Aside from certain minor flaws and uneven balancing, Professor Layton VS Phoenix Wright still boasts a campaign that’s ingeniously built around effectively conjoining the distinctive styles into a mostly cohesive combination. Thankfully, the real attraction of this joint-project isn’t the fairly solid gameplay, but the narrative that pilots the whole thing, from start to finish.

The magic of the immersion into the crossover of great minds is mainly attributed to the pacing of the whole thing. Considering the fact that writing and story normally make up the backbone of both franchises in their solo incarnations, the attention to detail on how the game progresses significantly help the delivery of how the partnership came to be. In addition to the excellent direction of the story, the setting it takes place in is equally enjoyable its own right.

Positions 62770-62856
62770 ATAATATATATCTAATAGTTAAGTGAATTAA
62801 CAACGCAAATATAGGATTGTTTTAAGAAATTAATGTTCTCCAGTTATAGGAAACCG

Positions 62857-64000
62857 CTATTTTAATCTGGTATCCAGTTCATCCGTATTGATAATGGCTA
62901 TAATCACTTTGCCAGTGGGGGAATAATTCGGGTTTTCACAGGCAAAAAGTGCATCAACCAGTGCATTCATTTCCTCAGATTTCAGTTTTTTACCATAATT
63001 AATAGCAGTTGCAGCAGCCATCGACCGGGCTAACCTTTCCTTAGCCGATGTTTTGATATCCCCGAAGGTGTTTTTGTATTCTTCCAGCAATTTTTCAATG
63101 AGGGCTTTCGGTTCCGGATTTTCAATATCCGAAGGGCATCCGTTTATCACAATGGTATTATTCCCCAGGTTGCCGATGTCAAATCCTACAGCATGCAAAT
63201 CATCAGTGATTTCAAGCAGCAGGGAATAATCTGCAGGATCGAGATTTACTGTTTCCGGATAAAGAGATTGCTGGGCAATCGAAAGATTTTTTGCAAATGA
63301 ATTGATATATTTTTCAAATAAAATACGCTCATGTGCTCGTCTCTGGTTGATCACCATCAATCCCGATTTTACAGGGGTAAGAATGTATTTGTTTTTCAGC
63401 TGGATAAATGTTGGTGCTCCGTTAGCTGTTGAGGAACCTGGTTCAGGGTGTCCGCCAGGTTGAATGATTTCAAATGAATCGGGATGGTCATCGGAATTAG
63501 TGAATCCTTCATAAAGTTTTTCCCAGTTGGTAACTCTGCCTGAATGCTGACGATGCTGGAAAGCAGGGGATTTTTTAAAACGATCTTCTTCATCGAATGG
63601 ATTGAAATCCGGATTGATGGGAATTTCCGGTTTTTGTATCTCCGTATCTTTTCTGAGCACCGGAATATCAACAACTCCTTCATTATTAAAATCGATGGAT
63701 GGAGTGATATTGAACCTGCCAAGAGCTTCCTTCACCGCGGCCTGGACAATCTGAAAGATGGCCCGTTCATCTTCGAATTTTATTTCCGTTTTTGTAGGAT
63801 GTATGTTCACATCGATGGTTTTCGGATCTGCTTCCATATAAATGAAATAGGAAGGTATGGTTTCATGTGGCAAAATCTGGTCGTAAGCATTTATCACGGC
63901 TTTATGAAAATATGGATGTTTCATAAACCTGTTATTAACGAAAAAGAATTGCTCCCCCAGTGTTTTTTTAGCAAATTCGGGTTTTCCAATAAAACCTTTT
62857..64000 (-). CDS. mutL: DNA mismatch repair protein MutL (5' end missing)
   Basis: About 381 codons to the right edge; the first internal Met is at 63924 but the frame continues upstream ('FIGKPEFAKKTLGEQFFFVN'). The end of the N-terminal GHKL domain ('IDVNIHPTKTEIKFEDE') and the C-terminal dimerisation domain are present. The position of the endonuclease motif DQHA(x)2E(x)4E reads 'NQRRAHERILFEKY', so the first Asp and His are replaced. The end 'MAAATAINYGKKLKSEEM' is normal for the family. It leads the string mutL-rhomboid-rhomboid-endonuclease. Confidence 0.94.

The Lawyer and archeologist are transported to a kingdom named Labrynthia, a land that endorses mysticism and magic over the usual logic and science that our heroes generally operate by. From the characterization to the surreal twists that gradually unfold the grand mystery of the magic land, the layout and its dictation allow the properties to play out of their comfort zones that dictate the presentation tropes the franchises individually identify with, creating an organic adventure.

Ultimately, what makes Professor Layton VS Phoenix Wright so good is that it doesn’t try to be a sequel that tries to outdo any of the prior entries of either of the series; it just tries to celebrate all of the charm of the two games and the chemistry that they bring out in each other. A must-play for any fan of Professor Layton, Ace Attorney, or good adventure games in general.